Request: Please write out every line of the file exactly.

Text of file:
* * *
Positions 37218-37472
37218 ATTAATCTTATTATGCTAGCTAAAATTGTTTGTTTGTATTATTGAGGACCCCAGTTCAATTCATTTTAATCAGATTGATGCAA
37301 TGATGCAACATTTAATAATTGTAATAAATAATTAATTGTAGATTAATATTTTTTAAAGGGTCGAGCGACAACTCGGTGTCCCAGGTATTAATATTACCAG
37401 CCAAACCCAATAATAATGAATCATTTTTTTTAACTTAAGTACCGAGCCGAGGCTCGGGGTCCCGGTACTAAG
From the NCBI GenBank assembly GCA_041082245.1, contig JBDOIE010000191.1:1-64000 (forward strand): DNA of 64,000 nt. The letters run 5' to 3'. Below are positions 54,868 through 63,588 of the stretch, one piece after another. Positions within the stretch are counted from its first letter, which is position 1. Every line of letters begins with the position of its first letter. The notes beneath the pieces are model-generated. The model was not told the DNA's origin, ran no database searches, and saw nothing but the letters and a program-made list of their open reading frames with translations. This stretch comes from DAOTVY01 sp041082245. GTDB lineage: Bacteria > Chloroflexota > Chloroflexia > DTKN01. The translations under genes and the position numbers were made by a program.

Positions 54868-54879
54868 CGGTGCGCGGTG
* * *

Positions 37218-37472
37218 ATTAATCTTATTATGCTAGCTAAAATTGTTTGTTTGTATTATTGAGGACCCCAGTTCAATTCATTTTAATCAGATTGATGCAA
37301 TGATGCAACATTTAATAATTGTAATAAATAATTAATTGTAGATTAATATTTTTTAAAGGGTCGAGCGACAACTCGGTGTCCCAGGTATTAATATTACCAG
37401 CCAAACCCAATAATAATGAATCATTTTTTTTAACTTAAGTACCGAGCCGAGGCTCGGGGTCCCGGTACTAAG
From the NCBI GenBank assembly GCA_041082245.1, contig JBDOIE010000191.1:1-64000 (forward strand): DNA of 64,000 nt. The letters run 5' to 3'. Below are positions 54,868 through 63,588 of the stretch, one piece after another. Positions within the stretch are counted from its first letter, which is position 1. Every line of letters begins with the position of its first letter. The notes beneath the pieces are model-generated. The model was not told the DNA's origin, ran no database searches, and saw nothing but the letters and a program-made list of their open reading frames with translations. This stretch comes from DAOTVY01 sp041082245. GTDB lineage: Bacteria > Chloroflexota > Chloroflexia > DTKN01. The translations under genes and the position numbers were made by a program.

Positions 54868-54879
54868 CGGTGCGCGGTG